Ben Mercer had read Classics and Archaeology at Oxford. His marriage had broken up, and he went to Greece to get away for a while. He worked in a restaurant in an Athens suburb; a fellow student from Oxford turned up at the restaurant and mentioned that he was working on a dig at what was Sparta. Ben thinks that would be ideal work for him - he had always been interested in the Spartans, not least because there is so little direct evidence about them: they left hardly any writing, and archaeological evidence is extremely meagre. Most of what we know about them comes from non-Spartan sources. Ben has been working on a thesis about Sparta, and the novel is interspersed with notes for it, and a grimly pathological, paranoid, cruel and savage society it must have been. He goes to the British School in Athens and gets himself sent to join the dig. He is looking also to work with a group: all his life he has been outside or at the most at the edge of groups. The dynamics of this particular group are both complicated and secretive: an inner circle does not welcome him and for a long time ignores him. Half-way through the book, they seem to accept him, and the scene where he is allowed to accompany them on a hunt to shoot a jackal is one of the few gripping passages in the book. The scenes towards the end of the book, which reveal what the group has been secretive about, are certainly unexpected but don't seem (to me, at any rate) to have any organic `rightness' about them, the supposed link with Spartan ways very tenuous.

I found the book disappointing. For a long time the plot did not seem to be going anywhere. The story is peppered with inconsequential events and inconsequential conversational exchanges.
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7 of 9 people found the following review helpful By Roger Brunyate TOP 500 REVIEWERVINE VOICE on January 15, 2010
Format: Paperback Verified Purchase
Like this intriguing novel itself, the title has many layers of meaning. The most obvious is the setting. The book mainly takes place during an archaeological dig in the ruins of ancient Sparta, in Southern Greece. Under the direction of an earnest American archaeologist, an international group of youngish workers (from America, Germany, Japan, Georgia, and Britain, together with some Greeks) work long hours to uncover relics of that ancient civilization that was at one time the dominant military power in Greece. No priceless artifacts are expected; this is a picture to be pieced together from broken potsherds and fragments of bone.

Another layer refers to ancient Spartan society -- a culture that not only left little evidence of its achievements but actually seems to have enshrined secrecy as a virtue. This background is discussed in chapters throughout the novel entitled "Notes Towards a Thesis," written by the protagonist, Ben Mercer, a graduate student of archaeology at Oxford who volunteers for the dig when it is already in progress. Hill is brilliant at setting out the facts and theories of classical history in a way that is anything but dry. The moment you open the book, you know you are in the presence of real intelligence, whether Ben's or the author's or both. And these historical interludes turn out to be essential underpinnings of the themes of the novel.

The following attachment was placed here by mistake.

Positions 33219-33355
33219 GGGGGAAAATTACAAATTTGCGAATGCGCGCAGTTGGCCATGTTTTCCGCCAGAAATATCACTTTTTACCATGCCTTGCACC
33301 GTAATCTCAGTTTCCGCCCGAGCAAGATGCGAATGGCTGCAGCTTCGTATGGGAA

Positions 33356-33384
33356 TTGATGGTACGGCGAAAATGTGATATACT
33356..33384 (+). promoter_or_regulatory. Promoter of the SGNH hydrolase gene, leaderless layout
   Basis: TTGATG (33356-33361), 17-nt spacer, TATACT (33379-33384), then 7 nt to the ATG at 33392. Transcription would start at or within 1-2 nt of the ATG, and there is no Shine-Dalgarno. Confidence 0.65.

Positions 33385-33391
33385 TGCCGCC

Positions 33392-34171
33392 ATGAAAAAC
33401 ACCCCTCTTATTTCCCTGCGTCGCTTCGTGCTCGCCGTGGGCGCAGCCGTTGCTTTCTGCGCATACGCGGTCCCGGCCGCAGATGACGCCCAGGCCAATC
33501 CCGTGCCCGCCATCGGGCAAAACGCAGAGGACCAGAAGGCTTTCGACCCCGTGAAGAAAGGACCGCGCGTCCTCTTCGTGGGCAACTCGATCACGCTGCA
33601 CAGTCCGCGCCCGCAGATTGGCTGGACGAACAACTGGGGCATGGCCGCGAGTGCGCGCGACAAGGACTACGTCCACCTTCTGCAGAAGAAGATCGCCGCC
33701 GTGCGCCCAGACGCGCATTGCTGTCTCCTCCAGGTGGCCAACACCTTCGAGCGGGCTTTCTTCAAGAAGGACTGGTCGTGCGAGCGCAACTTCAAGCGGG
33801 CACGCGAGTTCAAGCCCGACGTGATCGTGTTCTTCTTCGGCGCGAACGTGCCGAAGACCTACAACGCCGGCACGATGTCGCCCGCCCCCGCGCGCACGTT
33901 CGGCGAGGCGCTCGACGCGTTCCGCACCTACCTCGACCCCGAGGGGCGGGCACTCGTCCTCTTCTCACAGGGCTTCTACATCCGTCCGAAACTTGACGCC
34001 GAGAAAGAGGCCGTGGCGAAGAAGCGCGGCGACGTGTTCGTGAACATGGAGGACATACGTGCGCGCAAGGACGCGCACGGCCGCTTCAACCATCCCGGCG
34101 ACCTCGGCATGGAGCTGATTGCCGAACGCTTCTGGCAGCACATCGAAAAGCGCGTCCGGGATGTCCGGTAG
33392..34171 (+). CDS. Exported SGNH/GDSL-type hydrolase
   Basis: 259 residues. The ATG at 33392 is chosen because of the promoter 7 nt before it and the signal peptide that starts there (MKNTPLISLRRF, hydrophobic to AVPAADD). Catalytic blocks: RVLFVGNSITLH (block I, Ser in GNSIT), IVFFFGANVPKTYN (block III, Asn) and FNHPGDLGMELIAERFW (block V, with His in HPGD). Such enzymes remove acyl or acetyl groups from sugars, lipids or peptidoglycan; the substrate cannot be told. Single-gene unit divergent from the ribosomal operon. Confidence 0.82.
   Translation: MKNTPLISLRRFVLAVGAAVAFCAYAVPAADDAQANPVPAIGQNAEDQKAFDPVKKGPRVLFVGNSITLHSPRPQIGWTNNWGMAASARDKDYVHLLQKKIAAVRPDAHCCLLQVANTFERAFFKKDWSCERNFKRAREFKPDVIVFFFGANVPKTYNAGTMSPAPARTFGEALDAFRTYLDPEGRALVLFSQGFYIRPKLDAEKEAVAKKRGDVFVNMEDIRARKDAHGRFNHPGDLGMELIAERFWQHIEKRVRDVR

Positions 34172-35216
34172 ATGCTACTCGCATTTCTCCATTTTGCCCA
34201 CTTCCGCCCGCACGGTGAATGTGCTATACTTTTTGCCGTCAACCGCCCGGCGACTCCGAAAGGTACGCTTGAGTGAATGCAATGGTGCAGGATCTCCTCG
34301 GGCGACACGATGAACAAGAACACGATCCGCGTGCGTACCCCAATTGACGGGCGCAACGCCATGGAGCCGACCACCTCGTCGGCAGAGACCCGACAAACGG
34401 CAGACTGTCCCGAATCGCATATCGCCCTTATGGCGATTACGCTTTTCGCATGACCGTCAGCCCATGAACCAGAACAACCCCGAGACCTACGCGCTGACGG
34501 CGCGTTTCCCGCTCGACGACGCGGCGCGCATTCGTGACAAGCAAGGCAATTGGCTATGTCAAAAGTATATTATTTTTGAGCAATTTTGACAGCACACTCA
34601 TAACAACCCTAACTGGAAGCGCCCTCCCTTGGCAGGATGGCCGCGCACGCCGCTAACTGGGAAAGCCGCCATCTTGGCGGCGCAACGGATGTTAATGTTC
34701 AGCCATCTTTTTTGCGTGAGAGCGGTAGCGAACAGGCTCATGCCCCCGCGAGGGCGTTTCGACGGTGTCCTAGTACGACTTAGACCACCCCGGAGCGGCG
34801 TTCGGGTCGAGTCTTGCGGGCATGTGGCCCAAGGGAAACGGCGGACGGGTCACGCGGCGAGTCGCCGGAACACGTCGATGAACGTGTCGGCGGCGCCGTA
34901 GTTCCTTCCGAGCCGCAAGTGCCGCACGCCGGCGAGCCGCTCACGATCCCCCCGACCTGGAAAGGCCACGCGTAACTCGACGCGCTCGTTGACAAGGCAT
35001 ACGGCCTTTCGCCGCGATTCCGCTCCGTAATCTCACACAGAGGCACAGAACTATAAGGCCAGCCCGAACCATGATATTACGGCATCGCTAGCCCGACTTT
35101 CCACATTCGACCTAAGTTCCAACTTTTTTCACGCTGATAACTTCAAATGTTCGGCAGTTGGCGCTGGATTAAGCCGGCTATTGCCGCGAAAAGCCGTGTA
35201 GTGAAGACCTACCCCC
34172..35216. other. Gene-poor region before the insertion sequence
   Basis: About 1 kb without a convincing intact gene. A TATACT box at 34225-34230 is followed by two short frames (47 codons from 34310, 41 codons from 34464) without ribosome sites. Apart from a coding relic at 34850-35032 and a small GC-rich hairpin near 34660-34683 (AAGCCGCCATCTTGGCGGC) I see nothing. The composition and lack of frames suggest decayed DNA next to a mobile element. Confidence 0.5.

When Ben arrives at the dig, the five other non-Greek workers seem to have formed a clique that excludes him. One of them, a German named Eberhard, knew Ben slightly from Oxford, but now he seems disdainful and remote. Jason, the only other Englishman, offers apparent friendship that turns to antagonism.
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2 of 2 people found the following review helpful By Lanlady on January 27, 2010
Format: Kindle Edition Verified Purchase
I'm half way through the book but it has taken me a long while to get even this far. Nothing much happens, and the characters--all of them--leave me cold. Much of the dialogue is contrived and artificial. A typical sample: "You're at Oxford?" --More or less. "Do you like it there?" --Not really. "No? I always though it sounded nice. Ivory towers. Tea and crumpets. Romantic evenings around the bar theater." There are three distinct pieces to this book: the historical notes; Ben's life on the dig in Sparta; and his life with ex-wife and child in England. Strangely, the points of intersection are not in any way compelling. In terms of plot, there is no reason why so much space is devoted to the breakup of his family, since the lead character, Ben, seems incapable of introspection and his domestic drama does nothing to move the story along. The historical notes are rather interesting, but the moment the book switches to present-day Greece or England, the narrative falls flat again. There's no incentive to keep reading to find out what the big "secret" or mystery is supposed to be. For that, you need to have your emotions invested in a book, but that's a tall order when a book fails to engage you in the story.